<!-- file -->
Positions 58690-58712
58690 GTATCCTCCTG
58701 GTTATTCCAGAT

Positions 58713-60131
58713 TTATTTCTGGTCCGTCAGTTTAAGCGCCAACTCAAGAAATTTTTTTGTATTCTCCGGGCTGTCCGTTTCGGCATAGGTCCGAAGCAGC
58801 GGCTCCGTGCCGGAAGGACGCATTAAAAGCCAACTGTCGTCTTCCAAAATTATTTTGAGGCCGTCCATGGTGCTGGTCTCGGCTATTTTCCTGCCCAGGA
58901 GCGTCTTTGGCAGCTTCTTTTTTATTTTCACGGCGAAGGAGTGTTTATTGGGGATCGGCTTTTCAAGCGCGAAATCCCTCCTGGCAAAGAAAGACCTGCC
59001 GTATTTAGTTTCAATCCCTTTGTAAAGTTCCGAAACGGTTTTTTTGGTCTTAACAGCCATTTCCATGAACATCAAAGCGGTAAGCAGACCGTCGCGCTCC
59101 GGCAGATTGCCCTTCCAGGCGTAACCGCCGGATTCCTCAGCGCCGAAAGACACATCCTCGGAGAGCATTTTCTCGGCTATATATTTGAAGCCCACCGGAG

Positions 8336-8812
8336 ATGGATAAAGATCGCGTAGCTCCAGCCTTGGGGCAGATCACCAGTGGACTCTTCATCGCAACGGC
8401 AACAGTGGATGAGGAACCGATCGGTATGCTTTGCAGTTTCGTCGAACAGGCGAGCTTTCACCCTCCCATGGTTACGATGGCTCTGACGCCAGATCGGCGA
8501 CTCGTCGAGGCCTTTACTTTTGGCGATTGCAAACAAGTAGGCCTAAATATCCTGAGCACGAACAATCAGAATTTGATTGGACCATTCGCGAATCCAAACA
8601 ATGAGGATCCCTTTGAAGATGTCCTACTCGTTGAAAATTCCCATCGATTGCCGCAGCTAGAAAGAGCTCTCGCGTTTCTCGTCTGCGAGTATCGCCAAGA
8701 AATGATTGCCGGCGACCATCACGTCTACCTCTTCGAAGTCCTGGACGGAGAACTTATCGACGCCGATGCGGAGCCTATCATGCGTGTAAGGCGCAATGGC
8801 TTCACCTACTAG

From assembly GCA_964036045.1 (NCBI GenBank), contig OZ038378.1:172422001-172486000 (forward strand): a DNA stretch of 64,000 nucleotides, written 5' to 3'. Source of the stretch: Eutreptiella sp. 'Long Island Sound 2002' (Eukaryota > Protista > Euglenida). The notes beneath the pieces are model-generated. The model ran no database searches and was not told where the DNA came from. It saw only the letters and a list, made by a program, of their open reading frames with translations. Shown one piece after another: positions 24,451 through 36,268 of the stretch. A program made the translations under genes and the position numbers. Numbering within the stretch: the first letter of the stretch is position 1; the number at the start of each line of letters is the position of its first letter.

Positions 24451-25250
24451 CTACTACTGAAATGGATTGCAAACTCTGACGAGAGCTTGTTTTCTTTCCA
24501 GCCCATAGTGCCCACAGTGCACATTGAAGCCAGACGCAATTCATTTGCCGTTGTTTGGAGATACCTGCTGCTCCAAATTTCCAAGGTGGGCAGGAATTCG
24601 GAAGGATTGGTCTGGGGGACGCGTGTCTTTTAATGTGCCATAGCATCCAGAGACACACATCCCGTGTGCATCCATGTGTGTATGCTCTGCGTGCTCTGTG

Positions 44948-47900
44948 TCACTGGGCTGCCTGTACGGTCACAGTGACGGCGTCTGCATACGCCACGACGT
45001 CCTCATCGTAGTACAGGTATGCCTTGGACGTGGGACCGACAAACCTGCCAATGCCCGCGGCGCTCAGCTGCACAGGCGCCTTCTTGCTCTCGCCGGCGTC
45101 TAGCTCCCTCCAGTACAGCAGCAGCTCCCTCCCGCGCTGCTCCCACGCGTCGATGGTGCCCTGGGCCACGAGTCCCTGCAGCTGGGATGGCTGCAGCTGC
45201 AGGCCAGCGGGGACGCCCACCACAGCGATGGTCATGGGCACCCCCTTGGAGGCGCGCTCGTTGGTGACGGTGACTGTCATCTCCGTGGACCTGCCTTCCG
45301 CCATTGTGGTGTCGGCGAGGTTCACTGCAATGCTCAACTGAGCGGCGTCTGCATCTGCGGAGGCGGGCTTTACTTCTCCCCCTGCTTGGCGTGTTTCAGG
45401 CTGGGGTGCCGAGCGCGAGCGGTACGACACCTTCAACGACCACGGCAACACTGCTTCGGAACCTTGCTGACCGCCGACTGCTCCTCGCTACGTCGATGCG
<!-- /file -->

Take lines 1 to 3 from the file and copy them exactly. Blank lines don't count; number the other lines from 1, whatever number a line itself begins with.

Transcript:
Positions 58690-58712
58690 GTATCCTCCTG
58701 GTTATTCCAGAT